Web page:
Batgirl #21…Okay, I’m gonna repeat what I said to Gail Simone after reading this book: If I didn’t already have a nightmare about gigantic mutated dinosaurs coming to life in my town, this book would’ve scared the shit outta me! O.O The new Ventriloquist is frakking terrifying. And no, we don’t get an explanation for how she controls the puppet, or her dead parents for that matter (oh, did I skip that part?) when they engage Batgirl in a VERY bloody ordeal, but frankly, I like it better that way. It adds to the horror element that there’s this terrifying force we can’t understand or reason with. So if you like being scared, by all means, feel free to pick this up. My only complaint? Commissioner Gordon continues to be an idiot. Sadly, I don’t think that’s gonna end any time soon.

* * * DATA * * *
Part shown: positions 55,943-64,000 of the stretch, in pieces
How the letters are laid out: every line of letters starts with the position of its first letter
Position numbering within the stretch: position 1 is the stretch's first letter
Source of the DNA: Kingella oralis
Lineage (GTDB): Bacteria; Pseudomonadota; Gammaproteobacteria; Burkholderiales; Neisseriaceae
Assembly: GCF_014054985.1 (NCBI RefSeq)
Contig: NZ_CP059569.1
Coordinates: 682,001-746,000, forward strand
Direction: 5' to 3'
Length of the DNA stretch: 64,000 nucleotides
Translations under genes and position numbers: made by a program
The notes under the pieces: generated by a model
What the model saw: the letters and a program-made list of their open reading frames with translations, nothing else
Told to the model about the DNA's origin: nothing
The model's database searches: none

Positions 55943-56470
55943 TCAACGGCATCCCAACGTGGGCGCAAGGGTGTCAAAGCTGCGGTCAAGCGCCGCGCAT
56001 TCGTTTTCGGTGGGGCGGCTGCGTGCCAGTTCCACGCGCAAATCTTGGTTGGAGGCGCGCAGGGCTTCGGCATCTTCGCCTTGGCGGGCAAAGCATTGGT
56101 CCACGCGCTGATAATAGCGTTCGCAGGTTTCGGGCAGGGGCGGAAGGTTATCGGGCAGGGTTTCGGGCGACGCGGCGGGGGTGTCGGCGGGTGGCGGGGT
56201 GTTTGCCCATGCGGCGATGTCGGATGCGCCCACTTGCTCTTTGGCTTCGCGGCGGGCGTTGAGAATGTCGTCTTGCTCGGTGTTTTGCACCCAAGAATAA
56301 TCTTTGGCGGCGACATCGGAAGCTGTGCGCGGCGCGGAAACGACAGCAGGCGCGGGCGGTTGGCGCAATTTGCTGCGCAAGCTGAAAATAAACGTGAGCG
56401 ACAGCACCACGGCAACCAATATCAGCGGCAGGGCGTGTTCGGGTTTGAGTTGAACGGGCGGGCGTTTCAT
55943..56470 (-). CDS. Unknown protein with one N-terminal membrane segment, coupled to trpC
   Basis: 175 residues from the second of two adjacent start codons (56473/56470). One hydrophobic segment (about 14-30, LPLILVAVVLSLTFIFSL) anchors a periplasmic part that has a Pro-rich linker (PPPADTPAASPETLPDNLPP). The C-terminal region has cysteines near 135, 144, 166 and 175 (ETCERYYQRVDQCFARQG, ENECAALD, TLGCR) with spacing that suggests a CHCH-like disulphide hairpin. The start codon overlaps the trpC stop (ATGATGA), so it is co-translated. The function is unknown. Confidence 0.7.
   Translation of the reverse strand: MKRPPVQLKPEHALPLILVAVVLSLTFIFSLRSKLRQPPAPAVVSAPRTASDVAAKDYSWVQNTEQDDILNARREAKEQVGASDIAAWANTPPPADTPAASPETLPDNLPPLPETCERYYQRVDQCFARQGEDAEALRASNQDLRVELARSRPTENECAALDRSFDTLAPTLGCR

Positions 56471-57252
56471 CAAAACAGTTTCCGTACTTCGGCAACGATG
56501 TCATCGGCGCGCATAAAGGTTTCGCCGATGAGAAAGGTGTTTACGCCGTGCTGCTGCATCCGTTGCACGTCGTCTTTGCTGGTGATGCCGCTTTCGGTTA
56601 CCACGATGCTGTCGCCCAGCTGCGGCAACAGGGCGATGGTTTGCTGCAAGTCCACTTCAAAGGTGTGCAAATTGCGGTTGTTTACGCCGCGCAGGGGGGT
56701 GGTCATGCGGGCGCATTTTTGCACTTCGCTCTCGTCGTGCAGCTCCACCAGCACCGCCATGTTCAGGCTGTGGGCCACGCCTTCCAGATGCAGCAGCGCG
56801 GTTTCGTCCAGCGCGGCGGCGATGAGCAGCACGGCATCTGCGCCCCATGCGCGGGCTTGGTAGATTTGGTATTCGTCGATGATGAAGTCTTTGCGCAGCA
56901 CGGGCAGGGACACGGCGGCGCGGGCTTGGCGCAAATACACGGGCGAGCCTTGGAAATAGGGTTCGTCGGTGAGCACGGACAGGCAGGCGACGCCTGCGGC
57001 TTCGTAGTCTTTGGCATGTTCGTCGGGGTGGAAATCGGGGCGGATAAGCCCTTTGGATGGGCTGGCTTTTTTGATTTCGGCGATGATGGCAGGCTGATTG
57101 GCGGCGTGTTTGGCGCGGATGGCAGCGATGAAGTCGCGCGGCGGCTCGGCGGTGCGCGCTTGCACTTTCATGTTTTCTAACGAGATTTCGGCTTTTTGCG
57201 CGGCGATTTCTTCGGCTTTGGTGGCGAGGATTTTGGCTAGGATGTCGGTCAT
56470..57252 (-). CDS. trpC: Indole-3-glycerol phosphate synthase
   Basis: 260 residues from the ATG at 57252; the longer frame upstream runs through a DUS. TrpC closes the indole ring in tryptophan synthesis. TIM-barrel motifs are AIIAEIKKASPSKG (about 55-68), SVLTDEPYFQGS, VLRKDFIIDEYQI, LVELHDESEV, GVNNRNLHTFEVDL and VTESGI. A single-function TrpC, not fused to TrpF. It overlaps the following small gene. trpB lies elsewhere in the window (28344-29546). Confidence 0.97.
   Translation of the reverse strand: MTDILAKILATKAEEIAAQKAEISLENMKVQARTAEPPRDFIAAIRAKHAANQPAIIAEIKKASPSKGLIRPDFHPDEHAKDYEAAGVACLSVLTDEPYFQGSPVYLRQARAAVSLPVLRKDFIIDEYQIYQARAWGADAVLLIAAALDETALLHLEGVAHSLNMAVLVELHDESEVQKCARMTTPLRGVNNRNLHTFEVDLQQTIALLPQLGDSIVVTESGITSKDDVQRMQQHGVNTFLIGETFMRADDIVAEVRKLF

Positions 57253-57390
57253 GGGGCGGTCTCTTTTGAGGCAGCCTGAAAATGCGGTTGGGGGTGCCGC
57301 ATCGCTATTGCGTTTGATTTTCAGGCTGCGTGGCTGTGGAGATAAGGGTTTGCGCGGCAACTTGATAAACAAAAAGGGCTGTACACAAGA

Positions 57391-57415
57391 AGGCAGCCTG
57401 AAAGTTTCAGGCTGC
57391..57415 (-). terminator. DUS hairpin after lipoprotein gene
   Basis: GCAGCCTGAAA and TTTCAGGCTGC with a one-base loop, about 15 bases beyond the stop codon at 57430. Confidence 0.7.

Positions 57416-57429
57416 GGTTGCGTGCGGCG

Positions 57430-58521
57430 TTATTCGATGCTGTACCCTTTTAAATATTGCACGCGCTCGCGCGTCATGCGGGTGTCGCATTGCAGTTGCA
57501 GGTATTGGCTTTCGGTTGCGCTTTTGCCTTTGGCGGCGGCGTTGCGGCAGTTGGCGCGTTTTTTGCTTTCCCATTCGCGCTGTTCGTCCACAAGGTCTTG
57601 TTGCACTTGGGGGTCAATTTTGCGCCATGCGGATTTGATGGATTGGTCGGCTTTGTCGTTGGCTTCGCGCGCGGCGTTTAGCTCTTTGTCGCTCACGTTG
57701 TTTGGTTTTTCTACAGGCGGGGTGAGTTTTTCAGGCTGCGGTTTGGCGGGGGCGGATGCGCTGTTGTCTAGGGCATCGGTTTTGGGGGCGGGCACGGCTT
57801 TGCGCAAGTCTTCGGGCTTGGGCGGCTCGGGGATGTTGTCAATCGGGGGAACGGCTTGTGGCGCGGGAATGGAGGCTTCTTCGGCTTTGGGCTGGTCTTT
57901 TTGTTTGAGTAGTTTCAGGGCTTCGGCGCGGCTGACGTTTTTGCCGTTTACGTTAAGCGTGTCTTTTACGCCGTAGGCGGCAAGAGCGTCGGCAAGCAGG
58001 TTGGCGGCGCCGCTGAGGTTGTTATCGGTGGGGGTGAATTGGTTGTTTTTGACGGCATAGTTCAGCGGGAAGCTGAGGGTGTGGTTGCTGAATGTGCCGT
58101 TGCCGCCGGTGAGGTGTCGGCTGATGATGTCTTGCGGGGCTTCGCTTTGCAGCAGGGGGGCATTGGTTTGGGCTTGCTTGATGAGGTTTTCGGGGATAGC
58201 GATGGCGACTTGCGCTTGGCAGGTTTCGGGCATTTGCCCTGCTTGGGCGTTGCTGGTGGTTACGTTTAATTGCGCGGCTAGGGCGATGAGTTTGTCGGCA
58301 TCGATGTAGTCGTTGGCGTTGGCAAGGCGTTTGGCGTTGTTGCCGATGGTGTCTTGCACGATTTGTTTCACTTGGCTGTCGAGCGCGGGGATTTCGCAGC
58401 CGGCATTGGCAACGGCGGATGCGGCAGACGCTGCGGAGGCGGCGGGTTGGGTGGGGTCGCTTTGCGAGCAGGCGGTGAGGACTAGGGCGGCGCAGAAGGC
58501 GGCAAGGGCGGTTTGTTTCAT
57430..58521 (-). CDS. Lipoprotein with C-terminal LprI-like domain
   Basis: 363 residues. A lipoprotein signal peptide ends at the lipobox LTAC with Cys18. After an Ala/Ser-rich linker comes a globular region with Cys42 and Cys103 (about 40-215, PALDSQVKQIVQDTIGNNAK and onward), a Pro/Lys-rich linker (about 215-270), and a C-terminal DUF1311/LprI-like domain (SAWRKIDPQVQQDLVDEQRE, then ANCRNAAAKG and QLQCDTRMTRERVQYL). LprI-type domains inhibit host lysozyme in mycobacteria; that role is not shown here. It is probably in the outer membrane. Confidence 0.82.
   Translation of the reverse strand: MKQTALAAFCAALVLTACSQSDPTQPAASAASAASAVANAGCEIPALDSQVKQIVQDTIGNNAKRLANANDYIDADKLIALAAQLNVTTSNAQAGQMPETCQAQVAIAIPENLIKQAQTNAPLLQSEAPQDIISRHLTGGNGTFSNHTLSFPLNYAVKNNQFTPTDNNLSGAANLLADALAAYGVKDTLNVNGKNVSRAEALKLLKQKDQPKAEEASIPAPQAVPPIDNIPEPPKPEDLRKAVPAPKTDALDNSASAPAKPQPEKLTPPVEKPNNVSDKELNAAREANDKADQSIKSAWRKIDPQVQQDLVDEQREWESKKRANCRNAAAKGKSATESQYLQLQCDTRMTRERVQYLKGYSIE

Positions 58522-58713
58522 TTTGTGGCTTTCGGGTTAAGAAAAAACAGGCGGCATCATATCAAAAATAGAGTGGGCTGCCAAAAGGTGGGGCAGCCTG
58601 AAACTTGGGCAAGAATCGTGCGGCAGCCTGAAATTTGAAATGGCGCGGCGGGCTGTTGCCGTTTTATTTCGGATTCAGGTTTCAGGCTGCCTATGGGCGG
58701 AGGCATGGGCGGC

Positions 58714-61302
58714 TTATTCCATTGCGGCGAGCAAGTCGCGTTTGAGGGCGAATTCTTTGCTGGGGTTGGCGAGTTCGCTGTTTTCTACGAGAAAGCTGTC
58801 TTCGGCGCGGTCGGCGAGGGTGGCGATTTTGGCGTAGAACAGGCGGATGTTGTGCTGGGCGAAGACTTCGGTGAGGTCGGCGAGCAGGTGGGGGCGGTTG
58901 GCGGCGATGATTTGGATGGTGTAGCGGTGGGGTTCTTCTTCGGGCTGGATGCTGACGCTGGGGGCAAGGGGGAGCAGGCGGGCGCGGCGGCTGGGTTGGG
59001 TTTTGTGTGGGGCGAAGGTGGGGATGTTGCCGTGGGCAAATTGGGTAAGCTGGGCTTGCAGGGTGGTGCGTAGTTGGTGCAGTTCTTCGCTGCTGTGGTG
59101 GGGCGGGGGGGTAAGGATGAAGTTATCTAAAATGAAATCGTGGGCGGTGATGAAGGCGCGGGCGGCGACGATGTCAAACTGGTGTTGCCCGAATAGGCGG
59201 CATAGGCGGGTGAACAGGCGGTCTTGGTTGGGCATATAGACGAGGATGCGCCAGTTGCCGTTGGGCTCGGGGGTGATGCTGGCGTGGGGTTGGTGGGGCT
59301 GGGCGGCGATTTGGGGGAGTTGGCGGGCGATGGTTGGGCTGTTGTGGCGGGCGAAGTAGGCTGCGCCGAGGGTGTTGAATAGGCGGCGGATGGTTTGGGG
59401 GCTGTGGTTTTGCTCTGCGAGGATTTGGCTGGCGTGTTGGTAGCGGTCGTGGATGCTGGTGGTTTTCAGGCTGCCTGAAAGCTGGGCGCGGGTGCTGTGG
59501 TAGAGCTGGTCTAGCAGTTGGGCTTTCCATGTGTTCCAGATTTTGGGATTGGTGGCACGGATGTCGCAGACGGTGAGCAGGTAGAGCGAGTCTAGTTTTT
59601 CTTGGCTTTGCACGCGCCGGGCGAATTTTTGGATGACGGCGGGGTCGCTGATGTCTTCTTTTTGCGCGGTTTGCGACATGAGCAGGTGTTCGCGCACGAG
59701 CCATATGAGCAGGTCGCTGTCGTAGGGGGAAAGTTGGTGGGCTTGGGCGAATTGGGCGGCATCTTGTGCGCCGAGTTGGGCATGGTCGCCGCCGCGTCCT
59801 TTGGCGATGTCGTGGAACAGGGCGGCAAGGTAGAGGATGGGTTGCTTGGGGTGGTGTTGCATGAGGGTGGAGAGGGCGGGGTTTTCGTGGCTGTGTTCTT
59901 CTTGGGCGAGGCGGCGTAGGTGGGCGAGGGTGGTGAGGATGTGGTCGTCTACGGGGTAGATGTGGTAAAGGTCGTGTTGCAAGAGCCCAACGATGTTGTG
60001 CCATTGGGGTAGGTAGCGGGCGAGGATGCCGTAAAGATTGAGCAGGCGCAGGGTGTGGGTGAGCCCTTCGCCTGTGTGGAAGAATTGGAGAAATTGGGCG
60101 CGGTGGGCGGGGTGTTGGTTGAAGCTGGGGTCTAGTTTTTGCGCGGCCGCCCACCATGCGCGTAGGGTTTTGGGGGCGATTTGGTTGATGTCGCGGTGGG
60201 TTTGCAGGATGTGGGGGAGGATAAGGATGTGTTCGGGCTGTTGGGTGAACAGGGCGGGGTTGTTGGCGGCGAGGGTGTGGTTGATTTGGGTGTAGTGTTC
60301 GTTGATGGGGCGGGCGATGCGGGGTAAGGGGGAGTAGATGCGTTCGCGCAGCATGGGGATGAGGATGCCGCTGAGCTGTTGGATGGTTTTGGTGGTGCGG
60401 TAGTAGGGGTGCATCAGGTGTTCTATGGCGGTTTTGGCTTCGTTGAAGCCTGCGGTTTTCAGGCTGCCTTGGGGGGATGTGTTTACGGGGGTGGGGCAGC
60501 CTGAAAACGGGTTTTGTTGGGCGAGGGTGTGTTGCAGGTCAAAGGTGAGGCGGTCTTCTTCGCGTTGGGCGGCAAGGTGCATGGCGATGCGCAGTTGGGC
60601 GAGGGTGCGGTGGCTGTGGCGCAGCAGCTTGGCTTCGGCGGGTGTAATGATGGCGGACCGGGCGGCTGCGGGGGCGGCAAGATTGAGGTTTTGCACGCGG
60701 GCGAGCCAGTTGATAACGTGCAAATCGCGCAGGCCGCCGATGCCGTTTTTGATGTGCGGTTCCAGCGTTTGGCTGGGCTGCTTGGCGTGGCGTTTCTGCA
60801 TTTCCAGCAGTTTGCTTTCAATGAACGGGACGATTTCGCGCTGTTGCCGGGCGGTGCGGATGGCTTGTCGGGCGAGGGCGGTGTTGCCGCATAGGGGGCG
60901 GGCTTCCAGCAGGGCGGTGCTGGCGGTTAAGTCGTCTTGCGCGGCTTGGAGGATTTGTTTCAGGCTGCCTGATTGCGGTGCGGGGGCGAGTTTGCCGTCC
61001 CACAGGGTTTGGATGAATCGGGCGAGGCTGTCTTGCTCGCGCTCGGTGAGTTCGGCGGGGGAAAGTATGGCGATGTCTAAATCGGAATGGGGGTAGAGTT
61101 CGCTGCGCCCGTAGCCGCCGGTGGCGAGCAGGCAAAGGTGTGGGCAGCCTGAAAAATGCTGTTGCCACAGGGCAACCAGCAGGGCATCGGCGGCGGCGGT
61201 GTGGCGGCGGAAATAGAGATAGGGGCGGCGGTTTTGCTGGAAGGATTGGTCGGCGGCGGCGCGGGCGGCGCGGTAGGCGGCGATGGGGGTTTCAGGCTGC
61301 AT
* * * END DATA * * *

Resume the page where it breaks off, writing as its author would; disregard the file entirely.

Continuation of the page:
Batman and Robin #21, or rather Batman and Batgirl as it’s called this issue, is the bargaining phase. However, Batman isn’t the only one bargaining here, as we see him try to convince a group of criminals to take him hostage as opposed to the civilians…which is a far more noble endeavor than we’ve seen outta him the past few issues of this book, but we then see Batgirl trying to reason with him in his current state of mind. She even tells him that if he needs a Robin with him so badly that he can’t function right without one, all he needs to do is say the word and she’ll don the costume in a heartbeat…Um, Babs? I get the sentiment and all, but I think you’re a little old and established for that. I mean, I know I said once that Huntress could do it, but looking back, I was wrong about that. Anyway, this is a better book than the last few, as Batman’s a bit nobler in the field, and even when he freaks out at Babs, it’s not really a physical confrontation and is a bit more understandable. My only complaint? No Carrie Kelly. Not necessarily a big problem, but they could definitely serve to bring in more development for her if I’m right about her role in this story in the future.